The two vision documents share similarities.

Both suggest the use of so-called “multiple pathways” to offer students a variety of ways to learn and reach graduation. But Glass gets more specific, mentioning apprenticeships, internships and partnerships with community colleges to increase early college credit options.

Both documents also mention the need to incorporate technology for student learning and the need to hire and retain high quality educators. Glass goes further by suggesting the district must commit to paying teachers and staff “a fair, livable and reasonable wage.”

Glass’s vision also notes that the district must find a balance between giving schools flexibility and having district-wide direction. Several metro-area districts have been moving for years to give school leaders more autonomy to make decisions, especially through innovation status.

In an interview Tuesday, Glass said that flexibility in Jeffco schools already exists, and that he would allow principals to keep flexibility in hiring and budgeting. But, he said he’ll have to evaluate whether more or less flexibility is better, saying, “both or neither” are possible.

But in keeping with a new value he’s adding in the document for having an entrepreneurial spirit he adds that innovative thinking toward the same district goals, will be encouraged.

“So long as there is a north star we’re all looking toward,” Glass said.

The former vision document included a strategic plan that laid out a rubric with goals, such as having all students completing algebra by the end of ninth grade by 2017. Other metrics were not as detailed, only pointing to certain reports, like attendance or discipline reports, to look for progress.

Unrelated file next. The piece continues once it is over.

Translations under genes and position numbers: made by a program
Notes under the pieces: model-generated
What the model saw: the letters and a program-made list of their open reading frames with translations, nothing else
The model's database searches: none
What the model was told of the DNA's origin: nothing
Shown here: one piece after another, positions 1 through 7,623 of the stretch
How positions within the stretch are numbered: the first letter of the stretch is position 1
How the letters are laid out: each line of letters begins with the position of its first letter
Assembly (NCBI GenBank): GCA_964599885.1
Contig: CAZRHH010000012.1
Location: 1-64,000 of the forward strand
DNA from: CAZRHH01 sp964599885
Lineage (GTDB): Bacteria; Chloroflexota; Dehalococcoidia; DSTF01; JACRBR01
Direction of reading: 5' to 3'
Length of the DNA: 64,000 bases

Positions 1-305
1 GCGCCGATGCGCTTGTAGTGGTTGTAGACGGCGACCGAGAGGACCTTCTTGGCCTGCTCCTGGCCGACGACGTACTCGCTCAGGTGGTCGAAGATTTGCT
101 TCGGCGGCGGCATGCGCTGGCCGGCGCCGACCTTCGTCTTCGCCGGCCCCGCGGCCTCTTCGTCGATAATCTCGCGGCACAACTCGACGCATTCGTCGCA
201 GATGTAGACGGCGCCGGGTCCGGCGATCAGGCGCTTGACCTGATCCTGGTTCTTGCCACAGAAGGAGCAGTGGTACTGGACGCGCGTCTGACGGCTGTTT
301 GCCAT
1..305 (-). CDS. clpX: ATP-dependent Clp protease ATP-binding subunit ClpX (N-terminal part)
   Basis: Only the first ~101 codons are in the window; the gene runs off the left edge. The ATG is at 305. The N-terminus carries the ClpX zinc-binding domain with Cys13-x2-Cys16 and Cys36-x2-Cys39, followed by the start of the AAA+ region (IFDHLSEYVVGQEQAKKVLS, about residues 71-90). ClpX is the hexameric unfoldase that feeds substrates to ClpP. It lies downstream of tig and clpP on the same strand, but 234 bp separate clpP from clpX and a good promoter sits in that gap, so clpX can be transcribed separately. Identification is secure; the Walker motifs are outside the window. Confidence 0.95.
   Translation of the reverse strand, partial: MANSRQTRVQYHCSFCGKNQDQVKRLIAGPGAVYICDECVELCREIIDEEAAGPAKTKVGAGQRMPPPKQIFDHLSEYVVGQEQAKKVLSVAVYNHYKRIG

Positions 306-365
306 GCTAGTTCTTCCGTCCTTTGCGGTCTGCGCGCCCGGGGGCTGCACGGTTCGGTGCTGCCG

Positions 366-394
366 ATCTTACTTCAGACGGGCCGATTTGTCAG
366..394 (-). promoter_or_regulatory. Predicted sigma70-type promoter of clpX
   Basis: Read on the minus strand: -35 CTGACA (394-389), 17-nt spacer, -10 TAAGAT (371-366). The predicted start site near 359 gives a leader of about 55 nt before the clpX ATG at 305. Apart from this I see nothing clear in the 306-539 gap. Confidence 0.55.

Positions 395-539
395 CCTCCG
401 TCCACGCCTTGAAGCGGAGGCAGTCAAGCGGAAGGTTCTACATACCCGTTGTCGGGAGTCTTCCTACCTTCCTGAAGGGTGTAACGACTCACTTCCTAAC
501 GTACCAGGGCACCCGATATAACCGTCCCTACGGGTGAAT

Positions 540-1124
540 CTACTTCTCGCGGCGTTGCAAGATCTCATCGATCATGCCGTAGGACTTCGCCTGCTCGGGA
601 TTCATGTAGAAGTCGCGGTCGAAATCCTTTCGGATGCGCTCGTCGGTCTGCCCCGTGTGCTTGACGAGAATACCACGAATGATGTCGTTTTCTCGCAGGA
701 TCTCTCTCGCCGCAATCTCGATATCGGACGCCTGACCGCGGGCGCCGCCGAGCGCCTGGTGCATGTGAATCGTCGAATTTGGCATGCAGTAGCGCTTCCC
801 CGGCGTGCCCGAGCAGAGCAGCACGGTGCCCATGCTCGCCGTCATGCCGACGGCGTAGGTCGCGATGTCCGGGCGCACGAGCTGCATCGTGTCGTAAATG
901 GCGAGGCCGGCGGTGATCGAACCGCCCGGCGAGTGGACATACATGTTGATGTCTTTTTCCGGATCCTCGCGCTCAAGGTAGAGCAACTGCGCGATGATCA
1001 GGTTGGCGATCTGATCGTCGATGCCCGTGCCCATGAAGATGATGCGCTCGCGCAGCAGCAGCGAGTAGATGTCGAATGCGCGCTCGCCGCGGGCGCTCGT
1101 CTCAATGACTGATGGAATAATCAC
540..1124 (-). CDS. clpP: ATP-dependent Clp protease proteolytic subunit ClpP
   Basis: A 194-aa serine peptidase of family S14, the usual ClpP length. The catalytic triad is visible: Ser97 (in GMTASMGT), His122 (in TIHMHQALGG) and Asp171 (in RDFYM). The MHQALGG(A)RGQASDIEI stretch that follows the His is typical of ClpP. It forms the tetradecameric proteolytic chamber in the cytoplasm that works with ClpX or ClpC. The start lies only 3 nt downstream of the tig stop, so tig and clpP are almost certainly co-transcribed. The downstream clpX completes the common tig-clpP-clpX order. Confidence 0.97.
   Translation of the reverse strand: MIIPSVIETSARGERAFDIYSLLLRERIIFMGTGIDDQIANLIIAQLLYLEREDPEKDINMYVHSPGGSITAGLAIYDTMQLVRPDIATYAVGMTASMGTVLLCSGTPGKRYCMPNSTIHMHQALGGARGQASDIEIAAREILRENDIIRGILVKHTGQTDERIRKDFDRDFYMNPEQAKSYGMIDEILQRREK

The Jeffco district will contract with a consultant, Deliver-Ed, that will evaluate the district’s ability to execute the new vision plan.

The group is then expected to provide some recommendations and help the district create a more detailed strategic plan with clear performance metrics and ideas for how the budget will affect the district’s work. Glass said he expects the detailed action plan to be completed by March or April.

Asked whether the plan is also meant to lay out the need for more local funding through a future ballot measure, Glass said that work is separate. He said the work laid out in the vision plan will happen regardless of more or less funding.

“We’re going to take whatever resources we have, at whatever level, and we’re going to execute what’s in this plan,” Glass said.

Glass has toured the district holding public meetings to gather input for the document. Now that it is created, the components of the vision plan must still be vetted by the community, Glass said.

It will start with Glass hosting a Facebook live event at 11 a.m. to discuss the vision document.